The public has a responsibility to question drone warfare
May 19, 2014 12:00 AM
A recent piece in the Post-Gazette exposed the lack of accountability in President Barack Obama’s drone wars in countries the United States is not officially at war with (“Tell Us More About Drones,” May 8 Perspectives). The use of unmanned drones to attack people, who may or may not threaten the United States, without transparency or due process certainly does represent an affront to the rule of law and morality.
But aside from the question of whether such extrajudicial killings are justified in the name of U.S. security or whether Mr. Obama is correct in his assertions that such supposedly targeted killings of terror suspects are used only as a last resort against al-Qaida members, public opinion has both the right and the responsibility to ask what impact drone wars have on civilians.
In 2012, for instance, a joint study titled “Living Under Drones” (www.livingunderdrones.org), commissioned by Stanford University and New York University highlighted the cost to civilians in Pakistan from drone strikes. The study highlighted drone attacks on medical personnel in the aftermath of the first drone strikes, making it difficult for doctors to attend to dying and injured people after such attacks. The study collected firsthand testimonials from Pakistani survivors and family members of drone victims, the majority of whom claimed to be engaging in activities of living like attending school, farming and holding public meetings at the time of the attacks. The presence of drones hovering above communities was reported by many civilians as creating an atmosphere of near constant terror, making it difficult for people to live any semblance of normal life.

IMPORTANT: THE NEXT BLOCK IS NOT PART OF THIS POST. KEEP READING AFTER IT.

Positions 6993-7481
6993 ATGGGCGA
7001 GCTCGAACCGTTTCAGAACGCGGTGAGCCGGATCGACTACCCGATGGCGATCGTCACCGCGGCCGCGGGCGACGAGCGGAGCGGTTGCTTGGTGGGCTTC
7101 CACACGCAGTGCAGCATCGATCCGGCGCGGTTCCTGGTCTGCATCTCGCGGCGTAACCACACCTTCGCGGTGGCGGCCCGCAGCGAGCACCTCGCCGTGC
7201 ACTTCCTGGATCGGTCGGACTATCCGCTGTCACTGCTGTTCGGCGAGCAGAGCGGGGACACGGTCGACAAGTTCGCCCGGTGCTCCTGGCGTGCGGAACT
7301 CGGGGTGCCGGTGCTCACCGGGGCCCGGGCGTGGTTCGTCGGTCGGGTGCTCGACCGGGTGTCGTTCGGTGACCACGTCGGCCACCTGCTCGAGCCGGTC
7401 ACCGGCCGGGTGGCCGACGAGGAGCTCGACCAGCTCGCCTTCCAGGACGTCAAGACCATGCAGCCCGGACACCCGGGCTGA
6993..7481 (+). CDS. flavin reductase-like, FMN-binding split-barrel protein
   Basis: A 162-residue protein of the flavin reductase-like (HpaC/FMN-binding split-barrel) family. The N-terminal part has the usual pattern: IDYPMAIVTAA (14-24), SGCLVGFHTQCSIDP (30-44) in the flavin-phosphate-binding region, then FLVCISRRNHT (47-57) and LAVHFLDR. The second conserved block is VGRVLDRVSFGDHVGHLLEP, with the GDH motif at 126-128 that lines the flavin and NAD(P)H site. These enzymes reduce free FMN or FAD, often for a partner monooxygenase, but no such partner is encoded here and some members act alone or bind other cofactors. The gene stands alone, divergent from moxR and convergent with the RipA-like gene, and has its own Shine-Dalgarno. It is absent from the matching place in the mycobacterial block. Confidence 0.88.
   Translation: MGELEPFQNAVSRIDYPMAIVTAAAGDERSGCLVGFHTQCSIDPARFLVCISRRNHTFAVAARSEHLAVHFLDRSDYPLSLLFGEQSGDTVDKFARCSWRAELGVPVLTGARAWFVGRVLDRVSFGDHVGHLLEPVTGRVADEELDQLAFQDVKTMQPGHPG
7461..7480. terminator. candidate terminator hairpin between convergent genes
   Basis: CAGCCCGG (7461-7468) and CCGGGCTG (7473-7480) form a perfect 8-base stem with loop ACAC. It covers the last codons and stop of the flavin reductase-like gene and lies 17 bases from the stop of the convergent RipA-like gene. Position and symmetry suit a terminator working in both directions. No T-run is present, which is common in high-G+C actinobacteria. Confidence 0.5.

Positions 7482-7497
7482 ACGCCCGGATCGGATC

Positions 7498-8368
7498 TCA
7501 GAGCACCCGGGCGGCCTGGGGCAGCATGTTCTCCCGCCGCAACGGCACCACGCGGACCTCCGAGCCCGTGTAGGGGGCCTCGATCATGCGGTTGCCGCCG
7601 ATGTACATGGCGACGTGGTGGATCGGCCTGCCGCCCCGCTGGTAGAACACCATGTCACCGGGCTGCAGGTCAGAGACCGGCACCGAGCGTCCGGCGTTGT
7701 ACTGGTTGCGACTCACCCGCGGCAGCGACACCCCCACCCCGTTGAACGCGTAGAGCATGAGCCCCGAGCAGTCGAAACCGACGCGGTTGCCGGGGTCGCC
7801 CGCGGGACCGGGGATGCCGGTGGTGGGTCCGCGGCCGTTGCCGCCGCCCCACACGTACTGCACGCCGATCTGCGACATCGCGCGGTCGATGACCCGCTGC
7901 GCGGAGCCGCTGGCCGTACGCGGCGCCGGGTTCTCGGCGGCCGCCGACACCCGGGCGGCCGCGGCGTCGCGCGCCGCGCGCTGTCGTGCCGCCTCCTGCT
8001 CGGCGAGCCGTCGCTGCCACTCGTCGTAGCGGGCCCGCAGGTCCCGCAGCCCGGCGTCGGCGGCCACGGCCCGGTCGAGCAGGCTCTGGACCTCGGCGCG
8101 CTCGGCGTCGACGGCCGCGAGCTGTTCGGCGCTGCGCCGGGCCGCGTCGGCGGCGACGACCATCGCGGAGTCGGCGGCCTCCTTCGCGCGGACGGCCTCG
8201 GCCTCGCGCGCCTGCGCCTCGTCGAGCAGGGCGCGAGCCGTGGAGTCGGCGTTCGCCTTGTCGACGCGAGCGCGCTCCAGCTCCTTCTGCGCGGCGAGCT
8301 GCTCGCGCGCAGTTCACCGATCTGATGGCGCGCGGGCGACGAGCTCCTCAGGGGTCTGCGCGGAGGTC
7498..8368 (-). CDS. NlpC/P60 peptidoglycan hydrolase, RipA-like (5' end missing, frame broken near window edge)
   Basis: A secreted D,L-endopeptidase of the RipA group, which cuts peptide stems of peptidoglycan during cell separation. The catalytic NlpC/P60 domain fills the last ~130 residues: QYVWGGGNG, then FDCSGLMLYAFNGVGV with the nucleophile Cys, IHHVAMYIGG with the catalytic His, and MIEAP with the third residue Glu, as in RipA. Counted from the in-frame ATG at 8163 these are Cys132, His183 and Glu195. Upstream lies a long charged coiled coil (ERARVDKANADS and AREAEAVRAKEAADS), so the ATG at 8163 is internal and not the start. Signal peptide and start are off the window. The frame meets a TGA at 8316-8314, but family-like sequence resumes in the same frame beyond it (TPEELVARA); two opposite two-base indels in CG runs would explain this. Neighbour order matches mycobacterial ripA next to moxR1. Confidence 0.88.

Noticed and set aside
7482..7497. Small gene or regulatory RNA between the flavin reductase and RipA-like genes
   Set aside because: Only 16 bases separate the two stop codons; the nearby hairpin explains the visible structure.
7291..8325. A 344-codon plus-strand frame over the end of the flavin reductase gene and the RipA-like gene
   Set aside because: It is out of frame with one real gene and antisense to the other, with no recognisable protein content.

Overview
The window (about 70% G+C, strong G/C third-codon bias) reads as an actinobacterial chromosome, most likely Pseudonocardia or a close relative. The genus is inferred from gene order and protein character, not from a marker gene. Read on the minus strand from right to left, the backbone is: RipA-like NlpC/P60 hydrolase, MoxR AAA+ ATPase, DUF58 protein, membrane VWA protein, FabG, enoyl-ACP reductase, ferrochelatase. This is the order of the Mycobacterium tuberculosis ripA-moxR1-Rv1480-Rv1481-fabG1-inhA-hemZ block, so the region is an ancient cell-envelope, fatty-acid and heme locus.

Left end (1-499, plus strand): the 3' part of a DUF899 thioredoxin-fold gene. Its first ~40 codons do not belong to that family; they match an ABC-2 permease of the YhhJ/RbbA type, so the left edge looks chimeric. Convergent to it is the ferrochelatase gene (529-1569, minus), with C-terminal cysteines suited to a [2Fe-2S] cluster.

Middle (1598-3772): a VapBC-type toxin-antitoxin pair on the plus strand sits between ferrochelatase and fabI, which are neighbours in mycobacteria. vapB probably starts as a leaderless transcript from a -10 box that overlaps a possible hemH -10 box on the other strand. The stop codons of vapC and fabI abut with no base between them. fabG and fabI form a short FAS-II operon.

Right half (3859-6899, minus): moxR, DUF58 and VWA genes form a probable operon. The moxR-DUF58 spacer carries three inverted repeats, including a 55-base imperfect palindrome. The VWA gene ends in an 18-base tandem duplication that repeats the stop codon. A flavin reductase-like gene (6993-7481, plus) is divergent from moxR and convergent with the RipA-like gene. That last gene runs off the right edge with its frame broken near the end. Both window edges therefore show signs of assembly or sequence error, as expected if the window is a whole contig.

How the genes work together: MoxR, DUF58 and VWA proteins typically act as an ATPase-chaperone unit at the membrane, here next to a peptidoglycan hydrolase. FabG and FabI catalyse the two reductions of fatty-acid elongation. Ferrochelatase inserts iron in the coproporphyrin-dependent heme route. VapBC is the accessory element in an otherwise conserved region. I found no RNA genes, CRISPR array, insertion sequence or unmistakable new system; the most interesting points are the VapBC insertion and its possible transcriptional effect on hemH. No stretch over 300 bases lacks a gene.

But perhaps more disturbing of all were the cold statistics quoted by the authors of the study showing approximately 50 dead civilians caused by drone attacks for every high-ranking al-Qaida official.
The strategics of geopolitics and the legality of extrajudicial killings aside, public opinion has the right to question whether the civilian cost of fighting terrorism needs to be so unacceptably high.
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